Kennerley Boys' Home opened in West Hobart in 1869. As an industrial school, it provided accommodation and training for boys considered to be neglected. In 1969, it became Kennerley Children's Home.
On 20 March 1876, the wealthy businessman, philanthropist, and Premier, Alfred Kennerley (1810-97), issued a Deed of Gift to enable 'The Boys' Home', established a few years before, to keep going. By the Deed, Kennerley donated land and buildings to four Trustees. The property could only be used for the Home which was to be renamed 'The Kennerley Home'. It had seven Governors who had to be re-appointed every three years.
The Home had accommodation for 30 boys. It was established under the auspices of the 1867 Industrial Schools Act. As an industrial school, it differed from a training school in that the boys had not broken the law. According to the Deed, boys deemed to be delinquent could not be accommodated at the Home. The boys received a limited schooling and training in work that was supposed to prepare them for jobs as farm labourers.
The Deed stated that the boys must be raised as members of the Church of England, even if they belonged to another Protestant religion. Every Sunday, they attended a Church of England service and Sunday School. Catholic boys could not be admitted to the Home. However, the Church of England did not run Kennerley.
Kennerley Boys' Home was a certified children's Home under the Youthful Offenders, Destitute and Neglected Children's Act 1896. Later it became an approved children's home under the Child Welfare Act 1960.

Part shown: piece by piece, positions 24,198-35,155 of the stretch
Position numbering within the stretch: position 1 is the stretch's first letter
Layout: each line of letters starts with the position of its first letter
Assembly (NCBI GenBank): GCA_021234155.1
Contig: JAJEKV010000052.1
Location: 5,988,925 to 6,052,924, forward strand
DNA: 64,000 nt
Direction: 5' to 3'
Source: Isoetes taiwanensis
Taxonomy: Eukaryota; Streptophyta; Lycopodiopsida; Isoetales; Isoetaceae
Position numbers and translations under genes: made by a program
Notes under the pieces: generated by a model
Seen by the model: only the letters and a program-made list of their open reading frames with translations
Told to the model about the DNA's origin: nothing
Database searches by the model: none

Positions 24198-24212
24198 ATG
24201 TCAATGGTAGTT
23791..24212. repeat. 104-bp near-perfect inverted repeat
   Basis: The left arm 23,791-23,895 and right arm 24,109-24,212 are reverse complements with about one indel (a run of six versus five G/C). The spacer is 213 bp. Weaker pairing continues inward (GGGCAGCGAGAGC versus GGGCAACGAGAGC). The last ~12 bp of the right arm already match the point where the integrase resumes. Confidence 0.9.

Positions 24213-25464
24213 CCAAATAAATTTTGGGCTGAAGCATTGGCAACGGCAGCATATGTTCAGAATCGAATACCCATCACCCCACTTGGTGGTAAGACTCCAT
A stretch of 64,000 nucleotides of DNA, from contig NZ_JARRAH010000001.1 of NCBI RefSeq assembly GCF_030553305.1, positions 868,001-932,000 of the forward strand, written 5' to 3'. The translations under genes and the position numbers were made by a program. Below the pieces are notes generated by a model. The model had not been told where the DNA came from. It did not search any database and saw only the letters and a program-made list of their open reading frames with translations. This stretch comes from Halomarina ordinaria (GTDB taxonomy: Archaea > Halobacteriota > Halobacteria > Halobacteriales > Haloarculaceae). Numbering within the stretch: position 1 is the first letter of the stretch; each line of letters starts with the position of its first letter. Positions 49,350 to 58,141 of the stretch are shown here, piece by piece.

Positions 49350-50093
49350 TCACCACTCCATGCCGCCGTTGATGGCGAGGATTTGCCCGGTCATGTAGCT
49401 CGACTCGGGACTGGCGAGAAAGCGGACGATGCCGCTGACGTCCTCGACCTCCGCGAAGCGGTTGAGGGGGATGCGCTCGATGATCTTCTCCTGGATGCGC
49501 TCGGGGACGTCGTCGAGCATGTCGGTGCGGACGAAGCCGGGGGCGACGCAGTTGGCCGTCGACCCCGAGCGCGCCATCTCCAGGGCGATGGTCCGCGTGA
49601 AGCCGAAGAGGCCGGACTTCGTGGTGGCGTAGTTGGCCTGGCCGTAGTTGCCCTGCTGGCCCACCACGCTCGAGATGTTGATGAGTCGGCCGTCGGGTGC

In 1907, according to Naomi Parry, the Chief Health Officer, JSC Elkington, inspected Kennerley. He found that the accommodation, sleeping arrangements, sanitation, and lay out were not satisfactory.
In 1922, Captain and Mrs Kallend, became Superintendent and Matron. Captain Kallend had served in the war and supervised cadets in England, while Mrs Kallend had nursing experience and had looked after boys in England. The couple apparently encouraged the boys to call them 'Mum' and 'Dad'.
Captain and Mrs Kallend taught the boys hand bell ringing and to sing in parts. They gave quite a few concerts and entertainments. For instance, in 1941, the boys did a broadcast from 7ZR radio station of singing and hand bell ringing which helped pay for a new washing machine. The boys also raised money for charity. In 1944, they did a concert at the Town Hall for the Australian Comforts Fund and another at the Home for a church at Fort Direction.
From the 1920s onwards, the boys had an annual holiday every year. Between 1929 and 1935, the holiday was on the north-west coast, with Wynyard being the main hosts. The holiday included a test cricket match and sports carnival with the local boys, followed by prizes, sweets, cakes, and cordial. The boys gave a concert of duets, solos, choruses, and hand bell ringing every year at the Prince's Theatre. They donated the proceeds to a local charity. Families in the area put them up and the Kallends stayed at the Commercial Hotel, where they gave an official dinner. In 1930, the Launceston Examiner wrote: 'The lads have firmly established themselves in the hearts of the public, and various remarks regarding their conduct during their stay reveal their popularity'. The Wynyard holidays stopped sometime after 1935 and the boys started going to other places. For instance, in 1944, they went to Middleton which is in the Huon, where the Kallends were buying a property. The following year, some of the boys camped at Southport where they visited Hastings Caves and the tepid baths.